Gertrude Kasebier took on photography after having studied at the Pratt Institute in New York. A rare female practitioner, she was eager to become a professional photographer. “I earnestly advise women of artistic tastes to train for the unworked field of modern photography. It seems to be especially adapted to them, and the few who have entered it, are meeting a gratifying and profitable success.”
Kasebier became renown for her tender imagery of mothers and children while she dedicated a project to the Sioux Indians she discovered as Buffalo Bill’s Wild West troupe paraded in the streets of New York, in 1898. Unlike many other photographers interested in Native American at the time, she sincerely portrayed her subjects, just like any other sitters, leaving aside the clichéd accessories that attracted a voyeuristic public.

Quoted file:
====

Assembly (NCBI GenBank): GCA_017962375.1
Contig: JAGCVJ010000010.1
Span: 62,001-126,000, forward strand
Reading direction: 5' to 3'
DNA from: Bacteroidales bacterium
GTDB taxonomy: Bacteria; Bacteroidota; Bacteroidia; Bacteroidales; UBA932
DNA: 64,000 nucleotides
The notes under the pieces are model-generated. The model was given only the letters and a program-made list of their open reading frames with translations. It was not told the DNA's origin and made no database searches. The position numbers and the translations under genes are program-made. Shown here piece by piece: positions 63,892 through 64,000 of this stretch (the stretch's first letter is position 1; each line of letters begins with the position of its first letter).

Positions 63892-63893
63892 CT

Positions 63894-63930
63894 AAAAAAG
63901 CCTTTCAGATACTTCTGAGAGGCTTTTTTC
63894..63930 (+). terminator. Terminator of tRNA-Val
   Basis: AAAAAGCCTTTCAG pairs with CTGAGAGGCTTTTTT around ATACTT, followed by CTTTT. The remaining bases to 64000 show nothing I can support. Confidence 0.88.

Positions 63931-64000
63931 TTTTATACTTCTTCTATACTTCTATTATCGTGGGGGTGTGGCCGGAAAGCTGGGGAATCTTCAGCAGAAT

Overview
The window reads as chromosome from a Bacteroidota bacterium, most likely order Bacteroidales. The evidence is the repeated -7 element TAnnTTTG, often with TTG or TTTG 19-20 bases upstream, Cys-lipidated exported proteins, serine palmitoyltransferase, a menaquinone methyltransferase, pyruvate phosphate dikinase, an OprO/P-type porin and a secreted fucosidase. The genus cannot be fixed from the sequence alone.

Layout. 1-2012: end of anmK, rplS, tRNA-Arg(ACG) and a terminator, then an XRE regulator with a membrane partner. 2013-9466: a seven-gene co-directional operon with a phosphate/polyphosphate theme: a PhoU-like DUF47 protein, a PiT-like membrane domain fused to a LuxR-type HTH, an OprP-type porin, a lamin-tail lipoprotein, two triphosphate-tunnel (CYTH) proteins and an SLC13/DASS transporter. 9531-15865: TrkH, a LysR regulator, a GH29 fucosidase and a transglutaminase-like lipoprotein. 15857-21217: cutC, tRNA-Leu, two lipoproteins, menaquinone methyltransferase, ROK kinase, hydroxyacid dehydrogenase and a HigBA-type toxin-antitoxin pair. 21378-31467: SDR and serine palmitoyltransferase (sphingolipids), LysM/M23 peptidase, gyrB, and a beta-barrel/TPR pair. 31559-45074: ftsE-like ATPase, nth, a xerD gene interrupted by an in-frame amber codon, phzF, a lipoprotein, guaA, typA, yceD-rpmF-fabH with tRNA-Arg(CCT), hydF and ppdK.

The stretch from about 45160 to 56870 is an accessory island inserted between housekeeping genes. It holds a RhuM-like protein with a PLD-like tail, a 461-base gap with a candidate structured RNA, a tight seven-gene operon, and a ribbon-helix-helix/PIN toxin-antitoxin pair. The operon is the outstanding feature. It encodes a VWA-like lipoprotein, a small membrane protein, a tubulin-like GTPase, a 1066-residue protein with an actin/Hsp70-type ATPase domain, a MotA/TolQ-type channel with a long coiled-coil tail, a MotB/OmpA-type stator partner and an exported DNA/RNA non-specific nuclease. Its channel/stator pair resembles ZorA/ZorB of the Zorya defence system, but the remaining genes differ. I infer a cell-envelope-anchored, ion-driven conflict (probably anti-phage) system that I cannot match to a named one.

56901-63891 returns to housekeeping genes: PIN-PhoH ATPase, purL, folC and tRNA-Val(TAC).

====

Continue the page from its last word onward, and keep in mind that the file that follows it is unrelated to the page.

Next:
In 1902, she became a member of Alfred Stieglitz’s Photo-Secession that opened the doors of famous models such as Auguste Rodin. Yet after her husband’s death, in 1910, she supported her family with sales of her photographs and thus privileged a commercial interest in her practice that led to falling out with Alfred Sieglitz. A leading woman photographer, Gertrude Kasebier emphasized the pictorialist movement while she favored simple mise-en-scènes that revealed her sitters’ inner emotions and sensitivity.